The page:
20 April 2024 The Future is the Product of the Past

Persian plateau unveiled as crucial hub for early human migration out of Africa, study suggests

60,000 to 70,000 years ago, our species Homo sapiens walked out of Africa and began to find new homes around the world. Despite the enormous importance of this era, we know surprisingly little about where people were living when they first ventured out into the world, which was between 70,000 and 45,000 years ago.

Homo sapiens walked out of Africa, what happened next? Well, hidden clues can be found in our genes, according to a new study.

A recent multidisciplinary study has by looking at ancient and modern DNA, revealing that the Persian Plateau played a fundamental role as a hub for early Homo sapiens who expanded beyond their African homeland.

Thanks to a combination of genetic, palaeoecological, and archaeological evidence, scientists have uncovered that the region surrounding modern-day Iran likely provided a “home away from home” for around 20,000 years, allowing a significant population of Homo sapiens to build up and thrive before they dispersed across Eurasia and beyond.

Professors Luca Pagani and Michael Petraglia’s team of researchers used a novel approach that combines genetic data with paleoecological models to reveal that the Persian Plateau, located in southwest Asia, emerged as a favorable habitat capable of supporting a significantly larger human population than other areas of western Asia.

Pebdeh Cave excavation in the southern Zagros Mountains. Pebdeh was occupied by hunter-gatherers as early as 42,000 years ago. Photo: Mohammad Javad Shoaee
Pebdeh Cave excavation in the southern Zagros Mountains. Pebdeh was occupied by hunter-gatherers as early as 42,000 years ago. Photo: Mohammad Javad Shoaee

This means that the ancestors of all modern non-Africans spent approximately 20,000 years on the Persian Plateau following their migration out of Africa. In other words, if you have genetic ancestors from Europe, Asia, the Americas, or Oceania, some of them most likely spent significant time in this region.

“We looked at the timing of the movement of Homo sapiens out of Africa and concluded that Iran and the Persian Plateau played a very big role in that,” said Michael Petraglia, an archaeologist from Griffith University and one of the authors of the paper.

Parts of Iran, Turkey, and the Middle East are included in this region, which became a central hub for the initial waves of Homo sapiens’ migration out of Africa. In line with their function as the starting point of our species’ early migrations, the genetic signature found in the populations of the Persian Plateau highlights their long-standing differentiation in the region.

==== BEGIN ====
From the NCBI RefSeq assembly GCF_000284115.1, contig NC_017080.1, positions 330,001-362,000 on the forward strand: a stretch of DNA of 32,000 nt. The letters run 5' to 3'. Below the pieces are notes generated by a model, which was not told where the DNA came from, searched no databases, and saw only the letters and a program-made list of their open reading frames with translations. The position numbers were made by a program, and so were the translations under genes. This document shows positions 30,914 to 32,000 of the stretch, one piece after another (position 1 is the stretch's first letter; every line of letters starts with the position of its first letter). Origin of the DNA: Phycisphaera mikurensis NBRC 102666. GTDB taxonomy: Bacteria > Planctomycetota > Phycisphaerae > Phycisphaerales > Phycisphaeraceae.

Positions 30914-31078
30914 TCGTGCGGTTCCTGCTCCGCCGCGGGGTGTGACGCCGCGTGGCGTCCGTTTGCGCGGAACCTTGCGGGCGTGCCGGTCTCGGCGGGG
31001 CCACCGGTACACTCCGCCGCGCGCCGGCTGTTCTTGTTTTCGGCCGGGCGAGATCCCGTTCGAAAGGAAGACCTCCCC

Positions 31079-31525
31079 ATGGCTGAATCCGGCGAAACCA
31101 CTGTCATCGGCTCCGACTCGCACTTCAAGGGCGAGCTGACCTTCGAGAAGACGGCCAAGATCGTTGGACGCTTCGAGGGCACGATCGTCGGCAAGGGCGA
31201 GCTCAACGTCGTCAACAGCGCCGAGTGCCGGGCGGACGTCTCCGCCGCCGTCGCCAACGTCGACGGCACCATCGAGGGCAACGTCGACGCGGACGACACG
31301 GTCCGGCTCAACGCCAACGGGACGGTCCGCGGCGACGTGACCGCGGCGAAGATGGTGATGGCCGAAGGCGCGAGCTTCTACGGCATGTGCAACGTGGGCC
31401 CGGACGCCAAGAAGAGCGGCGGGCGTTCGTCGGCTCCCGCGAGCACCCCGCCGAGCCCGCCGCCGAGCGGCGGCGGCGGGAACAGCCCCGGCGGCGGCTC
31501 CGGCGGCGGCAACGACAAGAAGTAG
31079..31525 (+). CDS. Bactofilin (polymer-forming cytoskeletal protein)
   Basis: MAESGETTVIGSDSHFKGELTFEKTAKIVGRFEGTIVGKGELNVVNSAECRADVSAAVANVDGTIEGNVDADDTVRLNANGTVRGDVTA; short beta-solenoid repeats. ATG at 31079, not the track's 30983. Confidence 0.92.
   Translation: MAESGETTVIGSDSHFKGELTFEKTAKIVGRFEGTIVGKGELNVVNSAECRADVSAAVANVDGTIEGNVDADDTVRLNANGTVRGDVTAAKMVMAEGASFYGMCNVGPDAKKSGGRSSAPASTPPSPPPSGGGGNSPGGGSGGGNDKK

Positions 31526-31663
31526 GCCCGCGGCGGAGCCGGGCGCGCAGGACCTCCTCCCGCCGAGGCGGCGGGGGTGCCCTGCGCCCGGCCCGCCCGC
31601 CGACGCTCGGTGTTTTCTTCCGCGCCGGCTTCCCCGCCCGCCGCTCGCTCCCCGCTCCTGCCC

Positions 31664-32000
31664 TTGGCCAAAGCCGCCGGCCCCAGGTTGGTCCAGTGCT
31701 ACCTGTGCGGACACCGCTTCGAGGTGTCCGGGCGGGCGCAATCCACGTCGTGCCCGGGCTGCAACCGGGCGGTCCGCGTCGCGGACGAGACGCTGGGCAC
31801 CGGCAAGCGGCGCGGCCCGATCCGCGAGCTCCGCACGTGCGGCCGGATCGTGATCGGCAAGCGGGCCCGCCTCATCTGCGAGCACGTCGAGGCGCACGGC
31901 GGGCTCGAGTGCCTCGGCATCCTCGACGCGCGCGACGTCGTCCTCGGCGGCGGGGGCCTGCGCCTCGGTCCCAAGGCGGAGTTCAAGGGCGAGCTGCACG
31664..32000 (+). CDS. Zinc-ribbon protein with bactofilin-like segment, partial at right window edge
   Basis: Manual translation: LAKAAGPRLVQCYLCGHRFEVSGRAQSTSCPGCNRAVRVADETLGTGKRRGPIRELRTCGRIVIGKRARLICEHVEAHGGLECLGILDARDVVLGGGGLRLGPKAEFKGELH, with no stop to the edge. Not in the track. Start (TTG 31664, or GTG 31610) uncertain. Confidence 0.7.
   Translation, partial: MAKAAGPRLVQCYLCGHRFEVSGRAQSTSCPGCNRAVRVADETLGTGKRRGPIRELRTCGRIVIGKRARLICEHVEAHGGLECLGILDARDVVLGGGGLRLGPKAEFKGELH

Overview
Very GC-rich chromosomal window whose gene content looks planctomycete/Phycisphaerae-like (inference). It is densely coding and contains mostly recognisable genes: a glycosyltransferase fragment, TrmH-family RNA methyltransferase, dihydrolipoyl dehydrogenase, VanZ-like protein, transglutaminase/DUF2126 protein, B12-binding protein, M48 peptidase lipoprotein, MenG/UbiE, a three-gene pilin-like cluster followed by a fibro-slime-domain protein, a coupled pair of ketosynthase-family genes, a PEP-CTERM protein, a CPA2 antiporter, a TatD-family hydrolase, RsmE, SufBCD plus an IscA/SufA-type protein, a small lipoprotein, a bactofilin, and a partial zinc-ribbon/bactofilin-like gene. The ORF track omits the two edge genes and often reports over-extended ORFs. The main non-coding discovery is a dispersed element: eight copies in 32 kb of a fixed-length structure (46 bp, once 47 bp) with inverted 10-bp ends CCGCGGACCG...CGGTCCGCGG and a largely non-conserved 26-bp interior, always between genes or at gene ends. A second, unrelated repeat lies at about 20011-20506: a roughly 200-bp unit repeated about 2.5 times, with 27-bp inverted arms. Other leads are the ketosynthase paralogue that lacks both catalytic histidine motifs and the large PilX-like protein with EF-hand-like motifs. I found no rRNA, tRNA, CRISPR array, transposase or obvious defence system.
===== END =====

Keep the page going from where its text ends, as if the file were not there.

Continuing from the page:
Periphery of Iranian Central Plateau where humans may have concentrated for tens of thousands of years before dispersing to other parts of Asia. Photo: Mohammad Javad Shoaee
Periphery of Iranian Central Plateau where humans may have concentrated for tens of thousands of years before dispersing to other parts of Asia. Photo: Mohammad Javad Shoaee

“The discovery elucidates a 20,000-year-long portion of the history of Homo sapiens outside of Africa, a timeframe during which we interacted with Neanderthal populations, and sheds light on the relationships between various Eurasian populations, providing crucial clues for understanding the demographic history of our species across Europe, East Asia, and Oceania,” first study author Leonardo Vallini, of the University of Padova in Italy, said in a statement.

Senior author, Professor Luca Pagani added: “The revelation of the Persian plateau as a hub for early human migration opens new doors for archaeological exploration, enriching our understanding of our species’ journey across continents and highlighting this region’s pivotal role in shaping human history.”

“Our multidisciplinary study provides a more coherent view of the ancient past, offering insights into the critical period between the Out of Africa expansion and the differentiation of Eurasian populations,” said study co-author Professor Michael Petraglia.

Riverine landscape in the southern Zagros region providing fresh water resources for Homo sapiens populations. Photo: Mohammad Javad Shoaee
Riverine landscape in the southern Zagros region providing fresh water resources for Homo sapiens populations. Photo: Mohammad Javad Shoaee

“The Persian plateau emerges as a key region, underlining the need for further archaeological explorations.”

The study is published in the journal Nature Communications.

Griffith University

Cover Photo: Pebdeh Cave located in the southern Zagros Mountains. Pebdeh was occupied by hunter-gatherers as early as 42,000 years ago. Photo: Mohammad Javad Shoaee

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